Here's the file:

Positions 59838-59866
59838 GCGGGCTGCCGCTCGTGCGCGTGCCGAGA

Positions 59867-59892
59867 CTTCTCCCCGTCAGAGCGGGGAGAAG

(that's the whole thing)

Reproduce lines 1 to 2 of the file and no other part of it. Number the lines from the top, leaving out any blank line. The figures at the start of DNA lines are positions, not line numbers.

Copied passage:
Positions 59838-59866
59838 GCGGGCTGCCGCTCGTGCGCGTGCCGAGA